Now you are on the other side: you serve as the Head of EAC (European Astronaut Centre), so what are the main challenges for this role?
The main tasks of any management position are to provide leadership. The way I try to lead is always the same: leadership by example, leadership by motivation and leadership by consensus building. I want is my team to be motivated when they carry out their tasks. Of course, we have had difficult situations, for example, last year we had to significantly reduce the team and merge two teams from different positions which resulted in a 70 per cent staff reduction. It’s easy to take these decisions but I don’t like to take decisions. I like to find solutions which might be challenging.
So, once a solution is found and the team has helped you find it, then they get to implement it and the results are better for it. That is for me the main part of my task.
Recently you had a meeting with the Chinese to discuss possible cooperation. What was the outcome of your meeting and will Europe send its astronauts to the Chinese station?
The outcome of the meeting was positive in the sense that we agreed on a workplan for 2018. This means that we will continue to work with the Chinese Manned Space Agency on scientific activities related to astronaut training and will continue to see how Europe can contribute to building the Chinese station.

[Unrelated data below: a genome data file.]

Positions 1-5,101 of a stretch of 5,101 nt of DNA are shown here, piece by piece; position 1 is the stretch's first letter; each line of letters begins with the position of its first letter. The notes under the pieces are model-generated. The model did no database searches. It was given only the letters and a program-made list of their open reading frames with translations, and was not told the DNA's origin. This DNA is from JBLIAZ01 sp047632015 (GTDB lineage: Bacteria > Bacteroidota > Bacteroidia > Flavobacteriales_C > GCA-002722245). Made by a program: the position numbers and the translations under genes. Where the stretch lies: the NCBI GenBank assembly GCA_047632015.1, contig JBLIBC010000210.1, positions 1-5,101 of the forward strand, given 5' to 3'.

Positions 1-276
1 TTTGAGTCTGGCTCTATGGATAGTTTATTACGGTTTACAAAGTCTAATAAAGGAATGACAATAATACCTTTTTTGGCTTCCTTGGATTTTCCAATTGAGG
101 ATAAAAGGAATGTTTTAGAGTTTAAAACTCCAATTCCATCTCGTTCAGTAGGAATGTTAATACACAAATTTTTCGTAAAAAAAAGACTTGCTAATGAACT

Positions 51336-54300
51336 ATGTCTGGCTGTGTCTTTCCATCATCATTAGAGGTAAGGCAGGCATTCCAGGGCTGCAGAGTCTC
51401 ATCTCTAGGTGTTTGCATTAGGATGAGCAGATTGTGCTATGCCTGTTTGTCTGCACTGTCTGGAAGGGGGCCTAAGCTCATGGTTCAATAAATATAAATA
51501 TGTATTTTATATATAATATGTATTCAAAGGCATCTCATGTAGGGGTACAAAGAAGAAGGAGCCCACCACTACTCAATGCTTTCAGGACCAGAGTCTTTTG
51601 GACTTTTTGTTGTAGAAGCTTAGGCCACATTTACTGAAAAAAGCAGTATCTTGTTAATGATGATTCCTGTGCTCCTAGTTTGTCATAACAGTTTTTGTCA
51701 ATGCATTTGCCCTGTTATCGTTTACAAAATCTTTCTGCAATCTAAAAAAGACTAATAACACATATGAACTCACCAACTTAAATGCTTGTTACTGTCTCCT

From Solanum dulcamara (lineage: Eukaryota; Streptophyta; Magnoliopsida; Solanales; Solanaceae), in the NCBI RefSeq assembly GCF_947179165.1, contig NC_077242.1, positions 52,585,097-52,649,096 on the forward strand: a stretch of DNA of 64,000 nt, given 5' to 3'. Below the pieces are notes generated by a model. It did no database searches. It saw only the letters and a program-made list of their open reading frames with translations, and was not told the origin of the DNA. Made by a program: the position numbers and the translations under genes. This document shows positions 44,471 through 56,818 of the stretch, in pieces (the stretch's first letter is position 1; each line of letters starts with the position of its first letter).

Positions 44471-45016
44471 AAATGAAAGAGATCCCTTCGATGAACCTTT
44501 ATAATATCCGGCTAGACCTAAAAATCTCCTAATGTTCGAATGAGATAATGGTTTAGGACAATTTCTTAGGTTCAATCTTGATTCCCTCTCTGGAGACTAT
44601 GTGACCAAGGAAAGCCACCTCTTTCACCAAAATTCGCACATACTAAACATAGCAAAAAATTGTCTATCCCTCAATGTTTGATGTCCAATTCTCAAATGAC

In return, we expect that one of our European astronauts will fly to the Chinese space station in the first half of the 2020s, more precisely around 2022-23. But, of course this is all subject to approval and authorisation by the respective authorities. On the ESA side, this would be the member states. We hope to have a decision from the ESA Council at ministerial level in 2019 that approves preparation and cooperation with China. At the same time, the Chinese also need their authorities to agree to fly a European astronaut to the Chinese space station as this would be the first non-Chinese astronaut to do so. That will also be a highly visible event for the entire world and this decision can only be taken at a high political level. It’s up to the decision-makers.
In 2016, ESA Director-General Jan Wörner presented a plan to build a village on the moon. What are the main challenges?
The challenges remain technological and logistical. A lot of people think that it will become easier to go to the moon thanks to the private sector. I hope so, but if you see the difficulties we now have just bringing crew to the space station, the delays we have with that, we can also think that the delays on the moon will substantial.
We also have to consider the political difficulties, because it’s an open project where people have to cooperate together. I’m not so sure if this is shared by all the space agencies. For example, the US wants a position of leadership and the rest can cooperate with them. On the other hand, China also wants to play a bigger role. Russia has always been a strong partner in space exploration.
The ESA tries to bring everybody together, countries, agencies, private sector which is a role that Europe likes to play but it’s also a difficult and diplomatic role.